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|Amity University, India|
|Keynote: J Pollut Eff Cont|
|Statement of the Problem: Crop wise, in India the consumption of pesticides are found highest in cotton i.e., around 37%, followed by paddy 20%, while the vegetable consumes about 9% pesticide residues. The high water requirement and the heavy pesticide load used in crops in India have resulted in contamination of associated surface water such as streams, ditches, rivers and lakes. Farmers often spray hazardous insecticides like organophosphates and organochlorine up to five to six times in one cropping season while only two applications may be sufficient. The usual practice of draining crop water into irrigation canals may cause river and lake contamination. Therefore a study was undertaken to analyze the contamination by pesticide in surface water samples flowing near the farms of vegetable, rice and cotton growing areas. Methodology & Theoretical Orientation: Samples of rivers (Yamuna, Hindon and Ghaggar) were taken from nearby field crop surface, 2 km, 2 km bottom and 5 km. Findings: Yamuna River samples were found 45% contaminated with organochlorine and 25% with organophosphorous pesticides. All the synthetic pyrethroids analyzed were found below MRL value. Hindon River samples were found contaminated with 52% by organochlorine pesticides, 25% by organophosphorous pesticides and 12.5% by synthetic pyrethroids. Surface water samples collected from river Ghaggar were found contaminated with 38.6% organochlorine pesticide, 50% by organophosphorous pesticide and 10.5% by synthetic pyrethroids residues which were above MRL value. Conclusion & Significance: The results are alarming and show that either the use of banned pesticides (DDT and Endosulfan) is still continued or they are present in surface water samples as they are very persistent. There is an urgent need of proper extension services to educate farmers about the judicious use of new molecules of pesticides along with integrated pest management approach to avoid contamination of water resources.|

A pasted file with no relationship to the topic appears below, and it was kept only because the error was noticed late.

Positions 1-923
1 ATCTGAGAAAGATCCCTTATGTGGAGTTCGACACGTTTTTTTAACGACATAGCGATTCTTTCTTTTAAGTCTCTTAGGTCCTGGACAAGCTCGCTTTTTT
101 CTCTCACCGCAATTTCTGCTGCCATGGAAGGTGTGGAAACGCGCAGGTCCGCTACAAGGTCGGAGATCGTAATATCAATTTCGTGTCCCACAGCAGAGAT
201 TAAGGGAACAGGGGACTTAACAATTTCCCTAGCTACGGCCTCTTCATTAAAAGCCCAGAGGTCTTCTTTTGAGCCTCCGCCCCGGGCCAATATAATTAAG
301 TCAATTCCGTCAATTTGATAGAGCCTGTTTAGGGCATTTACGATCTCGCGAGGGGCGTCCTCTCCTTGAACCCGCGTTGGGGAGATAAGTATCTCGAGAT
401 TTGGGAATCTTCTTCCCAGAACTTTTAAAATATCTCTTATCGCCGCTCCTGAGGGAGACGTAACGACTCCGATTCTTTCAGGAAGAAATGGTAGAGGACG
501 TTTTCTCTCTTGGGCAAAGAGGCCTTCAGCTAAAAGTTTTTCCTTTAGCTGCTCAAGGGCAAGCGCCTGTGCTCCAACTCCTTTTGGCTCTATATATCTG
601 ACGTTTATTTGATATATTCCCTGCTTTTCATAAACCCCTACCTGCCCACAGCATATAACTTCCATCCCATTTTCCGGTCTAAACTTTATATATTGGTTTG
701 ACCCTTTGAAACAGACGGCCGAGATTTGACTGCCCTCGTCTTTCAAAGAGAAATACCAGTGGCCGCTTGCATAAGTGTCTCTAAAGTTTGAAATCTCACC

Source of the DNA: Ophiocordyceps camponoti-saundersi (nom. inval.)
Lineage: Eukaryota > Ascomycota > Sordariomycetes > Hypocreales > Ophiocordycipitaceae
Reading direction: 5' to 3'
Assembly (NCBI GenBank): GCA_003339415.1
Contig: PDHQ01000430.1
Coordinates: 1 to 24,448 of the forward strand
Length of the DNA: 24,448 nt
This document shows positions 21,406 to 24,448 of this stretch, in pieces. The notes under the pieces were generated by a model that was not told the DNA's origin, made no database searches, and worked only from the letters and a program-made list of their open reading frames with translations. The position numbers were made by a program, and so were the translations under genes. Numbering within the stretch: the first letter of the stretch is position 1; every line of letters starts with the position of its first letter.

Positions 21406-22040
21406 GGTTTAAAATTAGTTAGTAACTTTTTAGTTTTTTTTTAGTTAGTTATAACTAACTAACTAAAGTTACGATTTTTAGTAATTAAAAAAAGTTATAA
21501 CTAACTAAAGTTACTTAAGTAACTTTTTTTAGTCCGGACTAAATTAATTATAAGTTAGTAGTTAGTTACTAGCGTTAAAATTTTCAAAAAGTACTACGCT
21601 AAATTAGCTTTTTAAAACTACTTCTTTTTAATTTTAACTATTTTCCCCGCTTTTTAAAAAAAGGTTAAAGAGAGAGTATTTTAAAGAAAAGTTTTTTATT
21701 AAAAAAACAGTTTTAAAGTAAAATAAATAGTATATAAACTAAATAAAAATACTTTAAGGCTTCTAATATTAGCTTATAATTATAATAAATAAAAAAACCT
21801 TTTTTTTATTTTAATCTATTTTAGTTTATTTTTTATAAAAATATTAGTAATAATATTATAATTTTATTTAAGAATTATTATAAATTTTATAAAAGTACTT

Tanu Jindal is a Professor and Director of Amity Institute of Environmental Science and also Amity Institute of Environmental Toxicology, Safety and Management and has 21 years of experience in Environmental Studies., Amity University, Uttar Pradesh, India. She has successfully completed projects from many prestigious funding agencies such as Ministry of Environment and Forest (MoEF), Ministry of Earth Sciences (MoES), Department of Science and Technology (DST). She has filed six patents on lysimetric-device, apparatus to estimate the loss of xenobiotics by volatilization and mineralization, natural pesticide, photochemical method to dispose of dilute pesticide waste, EMF radiation exposure system and cost effective water testing kit. Her recent initiatives are on environmental monitoring studies at Antarctica with NCAOR, Goa and GMO’s of climate change resistant variance. She is a Visiting Professor to Derby University, UK. Her expertise is ISO-17025, GLP-studies, radio and stable isotope tracer techniques, GC, HPLC, ICP, MS and tissues exposures etc.
Email: [email protected]
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